Unique culture, blah blah blah, Kawaii culture, yeah really? Do you Know where that image and idea started? Try looking at late 70's to late 80's fashions and bands. You will see some like Strawberry Switchblade. The maid/lolita styles also orginated from these times influenced by Western fashions and music of the times, Virgin Prunes attire is another influence. In fact very little of Japanese fashion is original teh same as teh rest of the world. Every nation has ideas and fashions that re unique. This must be written by a young Japanophile who knows less about this matter than an aging Englishman like myself who never goes to Tokyo.

-5 ( +1 / -6 )

i think Japanese kawaii fashion is the ultimate expression of Kitsch.

-1 ( +0 / -1 )

i agree with bs & steve. looks like something from an anime. whos gonna wear this stuff all the time? exept at anime coventions.

-3 ( +0 / -3 )

Disagree with you all. Japan is incredibly stylish, wonderfully creative. and has a fashion scene deeply influenced by a Japanese sense of aesthetic. It is at times playful and irreverent, at times classy and super stylish. Long may it flourish!

1 ( +4 / -3 )

Wow really talking out of your hats here, There's much more creativity and style in Japan than you see expressed in the street fashion. And regardless of the inspiration it is done with their own flair. Of course there's nothing new under the sun, art is nothing if not theft! It's really about the youth, the culture is vibrant and alive in most of the major cities across the globe, but don't sit there as old men and condemn the Japanese, because you don"t get it. that's why they do it in the first place. jokes on you!

0 ( +2 / -2 )

Japanophiles; Their is little creative in japanese fashion and it ahs far less influneces on the world due to its limited appeal and childishness. Dressing in a maids outfit or like a Victorian with lots of ribbons in your hair is for pree teen girls not adults. I get it, but many of you don't because you can't see how blatantly is has mostly all been stolen and that makes it look stale.

-2 ( +3 / -5 )

What slander - it sounds like you're all rather opinionated and willingly ignorant to the views of others. Listen, it fashion is fashion - it's style - one's own expression of what makes them who they are. Yeah, you cut and past stuff from different places, but in the end it's your style and that's that; whether that style has traces of others' or not is completely irrelevant.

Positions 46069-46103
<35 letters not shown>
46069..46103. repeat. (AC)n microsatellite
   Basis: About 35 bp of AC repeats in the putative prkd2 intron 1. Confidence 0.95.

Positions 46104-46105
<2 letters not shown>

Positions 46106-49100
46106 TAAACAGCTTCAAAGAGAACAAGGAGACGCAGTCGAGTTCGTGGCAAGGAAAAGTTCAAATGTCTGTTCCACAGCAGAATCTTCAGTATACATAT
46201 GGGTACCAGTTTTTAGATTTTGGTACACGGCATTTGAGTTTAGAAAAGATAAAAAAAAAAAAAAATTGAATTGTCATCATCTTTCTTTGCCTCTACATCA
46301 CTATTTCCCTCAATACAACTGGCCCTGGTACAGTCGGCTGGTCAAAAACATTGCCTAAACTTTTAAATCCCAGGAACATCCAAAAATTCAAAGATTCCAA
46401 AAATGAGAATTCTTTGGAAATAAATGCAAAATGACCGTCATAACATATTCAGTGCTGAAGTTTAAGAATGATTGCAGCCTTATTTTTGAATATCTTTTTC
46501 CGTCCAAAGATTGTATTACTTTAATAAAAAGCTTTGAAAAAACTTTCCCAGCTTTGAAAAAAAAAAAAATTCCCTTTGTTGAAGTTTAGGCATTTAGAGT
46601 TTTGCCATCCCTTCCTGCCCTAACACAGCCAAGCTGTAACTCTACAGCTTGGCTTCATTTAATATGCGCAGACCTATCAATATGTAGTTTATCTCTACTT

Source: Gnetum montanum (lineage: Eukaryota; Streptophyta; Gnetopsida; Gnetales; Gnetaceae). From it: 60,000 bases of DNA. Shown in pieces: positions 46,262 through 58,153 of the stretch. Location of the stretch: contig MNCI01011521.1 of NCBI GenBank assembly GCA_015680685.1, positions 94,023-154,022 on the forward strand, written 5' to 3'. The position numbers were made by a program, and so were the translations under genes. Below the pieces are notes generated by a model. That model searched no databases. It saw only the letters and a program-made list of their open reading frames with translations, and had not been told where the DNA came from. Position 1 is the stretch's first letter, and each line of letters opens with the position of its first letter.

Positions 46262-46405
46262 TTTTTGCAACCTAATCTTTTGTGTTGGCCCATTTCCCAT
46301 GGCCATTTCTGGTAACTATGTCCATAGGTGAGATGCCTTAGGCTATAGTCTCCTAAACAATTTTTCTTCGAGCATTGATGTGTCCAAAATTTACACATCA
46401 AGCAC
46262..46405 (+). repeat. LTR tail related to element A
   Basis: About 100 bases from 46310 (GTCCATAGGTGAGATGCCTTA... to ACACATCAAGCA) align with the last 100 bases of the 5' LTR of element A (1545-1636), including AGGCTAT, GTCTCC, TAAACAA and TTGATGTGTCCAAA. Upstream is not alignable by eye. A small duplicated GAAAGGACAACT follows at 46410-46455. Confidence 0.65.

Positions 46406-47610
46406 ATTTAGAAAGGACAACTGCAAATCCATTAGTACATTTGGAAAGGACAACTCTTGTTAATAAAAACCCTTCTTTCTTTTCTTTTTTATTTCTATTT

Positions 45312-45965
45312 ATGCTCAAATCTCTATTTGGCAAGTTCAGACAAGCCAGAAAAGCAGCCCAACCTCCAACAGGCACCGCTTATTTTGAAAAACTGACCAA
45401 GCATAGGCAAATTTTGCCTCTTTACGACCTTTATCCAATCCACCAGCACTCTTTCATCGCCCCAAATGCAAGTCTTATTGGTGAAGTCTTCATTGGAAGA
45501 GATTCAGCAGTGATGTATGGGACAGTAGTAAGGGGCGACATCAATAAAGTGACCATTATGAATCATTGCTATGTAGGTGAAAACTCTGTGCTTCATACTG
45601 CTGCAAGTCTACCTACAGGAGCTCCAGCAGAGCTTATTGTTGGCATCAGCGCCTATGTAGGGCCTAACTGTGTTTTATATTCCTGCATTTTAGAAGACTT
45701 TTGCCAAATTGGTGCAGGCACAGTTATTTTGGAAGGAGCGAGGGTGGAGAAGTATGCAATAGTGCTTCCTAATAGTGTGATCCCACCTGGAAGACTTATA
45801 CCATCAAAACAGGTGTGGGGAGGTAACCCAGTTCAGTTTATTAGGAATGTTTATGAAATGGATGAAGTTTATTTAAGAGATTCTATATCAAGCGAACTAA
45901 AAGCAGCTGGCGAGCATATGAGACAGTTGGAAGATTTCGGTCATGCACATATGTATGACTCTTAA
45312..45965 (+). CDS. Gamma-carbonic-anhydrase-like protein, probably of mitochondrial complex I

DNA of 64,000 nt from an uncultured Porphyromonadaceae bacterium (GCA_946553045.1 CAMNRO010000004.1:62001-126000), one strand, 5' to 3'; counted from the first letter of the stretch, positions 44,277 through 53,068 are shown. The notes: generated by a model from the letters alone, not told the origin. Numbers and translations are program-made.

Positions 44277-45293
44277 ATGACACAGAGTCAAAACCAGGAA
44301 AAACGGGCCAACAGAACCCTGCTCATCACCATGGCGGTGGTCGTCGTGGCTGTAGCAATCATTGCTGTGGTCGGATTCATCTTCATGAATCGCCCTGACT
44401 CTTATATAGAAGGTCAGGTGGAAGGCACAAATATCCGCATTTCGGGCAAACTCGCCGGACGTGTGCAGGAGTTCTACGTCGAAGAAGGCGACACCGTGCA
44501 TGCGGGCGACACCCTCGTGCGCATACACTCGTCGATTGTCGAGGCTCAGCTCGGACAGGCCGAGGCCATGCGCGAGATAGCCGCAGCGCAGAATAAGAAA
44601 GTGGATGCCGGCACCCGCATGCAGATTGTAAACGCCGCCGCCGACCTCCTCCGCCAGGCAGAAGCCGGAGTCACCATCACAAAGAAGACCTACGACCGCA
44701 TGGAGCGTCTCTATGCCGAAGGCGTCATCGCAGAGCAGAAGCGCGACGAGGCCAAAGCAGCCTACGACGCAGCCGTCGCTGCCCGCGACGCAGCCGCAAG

The first thing I'd say about Tokyo's fashion is that it's colourful and abundant. Saying anything more border-lining slander is just plain distasteful.

0 ( +3 / -2 )

if they design wedding dresses to make the brides looking like hookers, that really tell a lot about their fashion " sense ".................

-1 ( +1 / -2 )

The Japanese in general, have the worst fashion sense in the world.

You lose count of the times every day that you see someone dressed in clothes that just look stupid. It's not about any question of style or anything, they just look stupid.

Any place, anywhere in the world, where gothloli fashion is worn outside of the house on such a scale, without derision and mocking, has fashion problems.

-4 ( +2 / -6 )

Every nation has ideas and fashions that re unique.

Yes, and this includes Japan. There's tons of creative fashion - not to my taste, but it's still creative.

0 ( +2 / -2 )

Dressing in a maids outfit or like a Victorian with lots of ribbons in your hair is for pree teen girls not adults.

Go tell that to a maid. I'm sure she would disagree.

2 ( +3 / -1 )

Tokyo is awesome! Soo much more fashionable than Kansai where I live, unfortunately.

1 ( +1 / -0 )

The Japanese are very stylish, that's for sure, but avant-garde? The writer makes it sound as if you see cutting edge fashion on every corner. Omotesando? Aoyama? Off the peg stylish, that's all. And you don't have to come to Tokyo for Stella McCartney, Comme des Garcons or Prada. The cutting edge must be just too subtle for me. Not saying there's zero creativity or individuality, but the Japanese tend to just copy their look directly from the pages of their fashion magazines, without innovation. As for the Lolita look, Steve's right. Google Strawberry Switchblade and you'll see it already happened in the early 1980s.

1 ( +1 / -0 )

Corporal Steve: Seems like some one else is writing for you these days. The spelling and grammar are impeccable and the thoughts are so deep...... Japanese fashion is more than maid outfits. You must quit going to the Otaku Cafes. Japanese fashion is wild, and I am a part of it.

-1 ( +2 / -3 )